Again, we are back to a flawed understating of the sacramental nature of God. You don’t seem to fully grasp this. The sacramental nature of God teaches us that images, signs and tangible things, are good. God uses these tangible things to minister to tangible creatures — namely us.

        Liked by 1 person

      7. This gets into a discussion of the sufficiency of sacraments. I grew up in pre-Vatican II Catholicism when Catholicism was all about sacraments. I was agnostic by the time I was 20. At about 30, I found a Christianity in the Bible that I could apply to my personal life. The fruit of the Spirit contains the peace and strength that I needed (Galatians 5:22-23). I found that the humility toward God which is described in 1Peter 5:5-7 did it for me. There was no emphasis on sacraments or external images in the New Testament that I could see. Grace comes to us by this humility. Even Vatican II in Sacrosanctum Concilium 59 says that the sacraments presuppose faith. I think that sacraments and images, of themselves, are not sufficient for grace. I believe that this is why I easily left the Catholicism that I grew up with. I can’t imagine leaving the Catholicism that I now practice. Many Catholics think that it sounds Protestant. Protestants have their own misplaced emphases. I call it Biblical Catholicism.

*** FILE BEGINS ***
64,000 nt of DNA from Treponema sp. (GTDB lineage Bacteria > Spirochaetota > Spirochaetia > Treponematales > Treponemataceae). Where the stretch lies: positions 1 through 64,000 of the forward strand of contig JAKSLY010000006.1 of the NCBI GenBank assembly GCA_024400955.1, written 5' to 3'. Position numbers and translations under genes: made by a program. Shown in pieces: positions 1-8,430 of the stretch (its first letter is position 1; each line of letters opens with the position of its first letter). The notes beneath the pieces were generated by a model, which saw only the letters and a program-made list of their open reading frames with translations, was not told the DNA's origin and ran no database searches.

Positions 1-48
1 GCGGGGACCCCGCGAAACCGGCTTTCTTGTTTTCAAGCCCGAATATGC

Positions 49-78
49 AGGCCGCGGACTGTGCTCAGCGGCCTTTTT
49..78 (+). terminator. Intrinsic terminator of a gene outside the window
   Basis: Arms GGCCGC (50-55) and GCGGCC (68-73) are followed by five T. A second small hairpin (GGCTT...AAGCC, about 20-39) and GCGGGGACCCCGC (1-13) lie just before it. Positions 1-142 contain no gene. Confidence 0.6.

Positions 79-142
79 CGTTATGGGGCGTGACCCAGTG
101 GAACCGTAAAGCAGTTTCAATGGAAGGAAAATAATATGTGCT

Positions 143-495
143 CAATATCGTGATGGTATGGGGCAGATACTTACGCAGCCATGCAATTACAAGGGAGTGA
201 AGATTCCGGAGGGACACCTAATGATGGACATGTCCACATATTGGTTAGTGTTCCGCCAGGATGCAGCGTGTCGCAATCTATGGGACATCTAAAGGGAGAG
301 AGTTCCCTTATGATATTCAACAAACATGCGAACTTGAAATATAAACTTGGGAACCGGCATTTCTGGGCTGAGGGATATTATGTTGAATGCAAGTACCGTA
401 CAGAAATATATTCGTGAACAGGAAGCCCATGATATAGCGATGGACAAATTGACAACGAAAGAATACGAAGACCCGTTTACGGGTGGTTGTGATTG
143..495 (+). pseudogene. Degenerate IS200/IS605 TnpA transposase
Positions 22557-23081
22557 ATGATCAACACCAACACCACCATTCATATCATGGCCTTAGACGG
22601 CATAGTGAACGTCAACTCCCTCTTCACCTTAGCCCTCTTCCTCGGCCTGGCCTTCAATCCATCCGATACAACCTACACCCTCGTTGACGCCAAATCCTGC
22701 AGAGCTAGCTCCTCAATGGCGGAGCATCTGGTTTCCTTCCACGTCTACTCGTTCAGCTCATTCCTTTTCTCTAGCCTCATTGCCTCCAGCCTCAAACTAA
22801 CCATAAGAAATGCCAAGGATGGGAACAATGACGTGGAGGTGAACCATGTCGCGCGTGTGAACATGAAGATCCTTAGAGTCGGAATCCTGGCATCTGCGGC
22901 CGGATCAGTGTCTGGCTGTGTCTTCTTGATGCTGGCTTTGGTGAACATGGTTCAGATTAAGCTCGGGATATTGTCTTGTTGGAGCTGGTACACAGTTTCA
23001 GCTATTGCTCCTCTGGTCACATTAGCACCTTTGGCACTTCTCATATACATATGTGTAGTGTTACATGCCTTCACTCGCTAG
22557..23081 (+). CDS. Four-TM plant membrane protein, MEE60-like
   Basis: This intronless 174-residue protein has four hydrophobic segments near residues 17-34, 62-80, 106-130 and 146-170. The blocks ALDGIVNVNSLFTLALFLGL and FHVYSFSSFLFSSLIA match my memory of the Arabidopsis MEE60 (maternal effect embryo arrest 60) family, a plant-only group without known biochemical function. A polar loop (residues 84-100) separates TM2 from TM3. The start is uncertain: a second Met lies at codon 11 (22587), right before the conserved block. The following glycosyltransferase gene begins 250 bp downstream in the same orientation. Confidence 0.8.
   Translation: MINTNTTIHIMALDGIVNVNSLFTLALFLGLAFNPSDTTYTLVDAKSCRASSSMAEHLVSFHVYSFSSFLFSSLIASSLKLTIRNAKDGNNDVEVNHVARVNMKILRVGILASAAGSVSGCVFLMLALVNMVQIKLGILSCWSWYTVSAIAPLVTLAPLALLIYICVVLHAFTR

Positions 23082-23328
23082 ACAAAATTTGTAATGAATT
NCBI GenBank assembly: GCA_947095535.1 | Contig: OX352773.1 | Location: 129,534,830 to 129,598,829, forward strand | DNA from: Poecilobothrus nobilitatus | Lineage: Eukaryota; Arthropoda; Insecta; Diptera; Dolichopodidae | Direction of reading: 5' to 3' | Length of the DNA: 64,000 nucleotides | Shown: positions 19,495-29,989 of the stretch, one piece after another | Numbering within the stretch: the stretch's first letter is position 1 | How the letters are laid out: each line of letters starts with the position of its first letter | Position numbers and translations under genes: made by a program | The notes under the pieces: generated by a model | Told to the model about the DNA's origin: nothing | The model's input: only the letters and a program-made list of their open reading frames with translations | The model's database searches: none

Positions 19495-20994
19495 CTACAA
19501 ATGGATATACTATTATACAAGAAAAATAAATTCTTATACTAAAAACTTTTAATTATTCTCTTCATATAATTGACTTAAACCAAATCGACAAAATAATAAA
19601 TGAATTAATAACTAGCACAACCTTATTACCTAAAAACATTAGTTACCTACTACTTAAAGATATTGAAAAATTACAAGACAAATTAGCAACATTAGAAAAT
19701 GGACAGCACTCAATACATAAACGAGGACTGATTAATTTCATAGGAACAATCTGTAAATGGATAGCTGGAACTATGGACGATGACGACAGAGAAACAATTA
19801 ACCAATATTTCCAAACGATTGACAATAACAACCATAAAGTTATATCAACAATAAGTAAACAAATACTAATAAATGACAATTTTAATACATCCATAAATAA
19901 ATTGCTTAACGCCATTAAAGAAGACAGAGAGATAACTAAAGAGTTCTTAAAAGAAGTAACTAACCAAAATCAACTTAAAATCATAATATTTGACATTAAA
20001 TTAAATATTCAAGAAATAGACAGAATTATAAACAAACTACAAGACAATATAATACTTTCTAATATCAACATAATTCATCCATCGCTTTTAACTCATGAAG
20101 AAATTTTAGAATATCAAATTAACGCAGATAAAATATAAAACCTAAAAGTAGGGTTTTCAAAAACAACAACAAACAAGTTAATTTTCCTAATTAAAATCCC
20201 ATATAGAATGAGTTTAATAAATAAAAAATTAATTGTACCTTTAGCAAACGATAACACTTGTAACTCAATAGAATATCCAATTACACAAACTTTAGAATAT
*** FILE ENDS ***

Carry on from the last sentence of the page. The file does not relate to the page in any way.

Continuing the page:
8. It is never good. No one understands the whole. We don’t have to ditch things because we don’t understand them. I don’t understand Einstein’s e=mc2, I don’t need to reduce it to “understandable terms”.


      9. Sometimes it’s possible to reduce something to understandable terms when something is complicated beyond recognition in its presentation; but a core understanding does exist and can be explained. This is not always the case. There are things that cannot be fully understood; but we don’t necessarily ditch them because of that.


  2. In you post about the antichurch, I suspect that the parable of the wheat and the tares in Matthew 13:24-30 applies. They will coexist in the earthly organization of the Church until the harvest.
    Revelation 3:1,4 says: “And unto the angel of the church in Sardis write; These things saith he that hath the seven Spirits of God, and the seven stars; I know thy works, that thou hast a name that thou livest, and art dead…Thou hast a few names even in Sardis which have not defiled their garments; and they shall walk with me in white: for they are worthy”.
    I guess that the church which we interact with doesn’t have to be perfect. Even if the Church ends up in being mostly tares, there are those who will remain faithful to Christ. I believe that the most important Christian instruction is in the Bible; and we will continue to have personal access to it whether most of the Church has abandoned it or not.